Then who knows..... Up but not to the levels some on here talk about.

5 - 8% is going to be the max when it happens

i agree- any higher than 6% would be too much for debt-laden Britain

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i agree- any higher than 6% would be too much for debt-laden Britain

not true.

IR is the cost of NEW borrowing, it doesnt relate to servicing existing debt (other than those inflation linked doobries in murvs pension pot).

..one would expect at some point tax revenues to equal govt spending (maybe 4 years off), and then all bets are off - could easy go 8-10% IMO

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I just had a glass of Jack D with my evening meal - I am now confused by own thread. What is going on? Where is the original?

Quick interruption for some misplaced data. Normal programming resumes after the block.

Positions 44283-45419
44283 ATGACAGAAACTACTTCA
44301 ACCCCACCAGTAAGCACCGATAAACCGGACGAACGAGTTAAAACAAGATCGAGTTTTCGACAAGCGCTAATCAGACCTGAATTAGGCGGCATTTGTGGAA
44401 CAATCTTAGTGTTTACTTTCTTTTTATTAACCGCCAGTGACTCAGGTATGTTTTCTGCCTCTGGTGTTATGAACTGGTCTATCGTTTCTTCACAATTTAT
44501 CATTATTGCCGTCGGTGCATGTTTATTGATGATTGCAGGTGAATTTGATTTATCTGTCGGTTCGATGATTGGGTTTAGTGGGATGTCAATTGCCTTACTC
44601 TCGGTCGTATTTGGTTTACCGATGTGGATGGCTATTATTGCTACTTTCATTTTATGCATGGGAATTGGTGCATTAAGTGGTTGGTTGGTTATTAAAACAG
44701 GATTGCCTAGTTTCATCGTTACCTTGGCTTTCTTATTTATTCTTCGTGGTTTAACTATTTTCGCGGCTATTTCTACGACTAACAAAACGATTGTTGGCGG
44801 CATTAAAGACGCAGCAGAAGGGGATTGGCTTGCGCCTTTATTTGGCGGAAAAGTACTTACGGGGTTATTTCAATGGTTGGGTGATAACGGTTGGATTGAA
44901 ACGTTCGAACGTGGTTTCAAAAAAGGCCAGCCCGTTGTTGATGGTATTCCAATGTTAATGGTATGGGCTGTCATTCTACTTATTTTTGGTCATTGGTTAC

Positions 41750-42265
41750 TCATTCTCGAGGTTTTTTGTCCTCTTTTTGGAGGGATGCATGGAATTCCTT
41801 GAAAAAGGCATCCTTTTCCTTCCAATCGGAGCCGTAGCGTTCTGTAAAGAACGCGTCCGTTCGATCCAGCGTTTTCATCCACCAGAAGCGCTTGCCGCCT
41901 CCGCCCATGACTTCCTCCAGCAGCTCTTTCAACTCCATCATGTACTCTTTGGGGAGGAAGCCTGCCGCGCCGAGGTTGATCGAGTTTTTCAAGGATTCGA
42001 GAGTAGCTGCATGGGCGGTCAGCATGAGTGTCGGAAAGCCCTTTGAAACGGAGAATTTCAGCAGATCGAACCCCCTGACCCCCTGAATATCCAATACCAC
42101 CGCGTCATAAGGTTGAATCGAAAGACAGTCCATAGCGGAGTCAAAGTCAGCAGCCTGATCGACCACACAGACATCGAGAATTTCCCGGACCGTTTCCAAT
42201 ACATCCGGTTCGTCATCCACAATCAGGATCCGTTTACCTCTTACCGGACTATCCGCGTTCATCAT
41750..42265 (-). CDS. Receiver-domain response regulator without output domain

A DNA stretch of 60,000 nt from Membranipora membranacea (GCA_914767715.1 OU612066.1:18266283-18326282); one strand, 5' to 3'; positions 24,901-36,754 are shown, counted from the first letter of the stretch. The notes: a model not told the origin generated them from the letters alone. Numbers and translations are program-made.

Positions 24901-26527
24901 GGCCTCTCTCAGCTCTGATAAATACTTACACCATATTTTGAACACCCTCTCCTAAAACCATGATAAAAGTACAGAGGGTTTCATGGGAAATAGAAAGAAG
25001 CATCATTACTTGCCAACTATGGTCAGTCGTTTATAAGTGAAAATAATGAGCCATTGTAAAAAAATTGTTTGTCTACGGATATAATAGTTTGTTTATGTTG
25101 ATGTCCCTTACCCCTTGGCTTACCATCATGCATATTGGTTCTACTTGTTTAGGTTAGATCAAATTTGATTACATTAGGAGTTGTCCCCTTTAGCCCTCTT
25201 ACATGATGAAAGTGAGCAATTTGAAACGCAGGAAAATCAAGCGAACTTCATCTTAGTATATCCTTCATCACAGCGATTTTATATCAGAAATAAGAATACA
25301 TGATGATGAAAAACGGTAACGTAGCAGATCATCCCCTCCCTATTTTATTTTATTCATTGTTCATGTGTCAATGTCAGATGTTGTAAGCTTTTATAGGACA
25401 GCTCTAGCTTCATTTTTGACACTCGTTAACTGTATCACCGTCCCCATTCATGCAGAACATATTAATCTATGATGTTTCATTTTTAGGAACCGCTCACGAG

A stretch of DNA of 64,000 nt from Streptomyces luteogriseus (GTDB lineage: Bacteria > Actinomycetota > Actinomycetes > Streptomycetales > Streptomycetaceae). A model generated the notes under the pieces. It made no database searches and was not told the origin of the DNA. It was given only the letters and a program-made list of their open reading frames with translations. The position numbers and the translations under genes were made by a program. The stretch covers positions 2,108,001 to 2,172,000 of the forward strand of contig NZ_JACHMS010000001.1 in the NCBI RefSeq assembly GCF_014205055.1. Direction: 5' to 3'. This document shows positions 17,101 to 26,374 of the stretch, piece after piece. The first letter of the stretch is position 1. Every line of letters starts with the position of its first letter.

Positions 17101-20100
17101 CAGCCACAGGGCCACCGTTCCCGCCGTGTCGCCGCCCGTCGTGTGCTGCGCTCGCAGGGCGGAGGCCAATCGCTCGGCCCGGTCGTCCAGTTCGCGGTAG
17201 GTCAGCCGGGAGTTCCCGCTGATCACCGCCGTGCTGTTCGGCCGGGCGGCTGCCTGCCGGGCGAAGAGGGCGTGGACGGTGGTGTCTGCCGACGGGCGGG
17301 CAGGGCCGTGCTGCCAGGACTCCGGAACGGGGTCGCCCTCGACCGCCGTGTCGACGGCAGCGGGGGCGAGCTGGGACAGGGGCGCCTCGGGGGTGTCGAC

Watch that JD - she is a fickle mistress. Last time I tasted her sweet flavour I had to be roused from the bath at 4 in the morning by the good lady in a rather shambolic state.

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I have a question:

The treasury issue guilts so therefore they set the yields when they are issued, right?

But the BoE sets the base rate. So how is it that the yields on new guilt issues (which are set by the treasury) can influence the BoE base rate? Can somebody describe the mechanism? Or am I talking cr@p?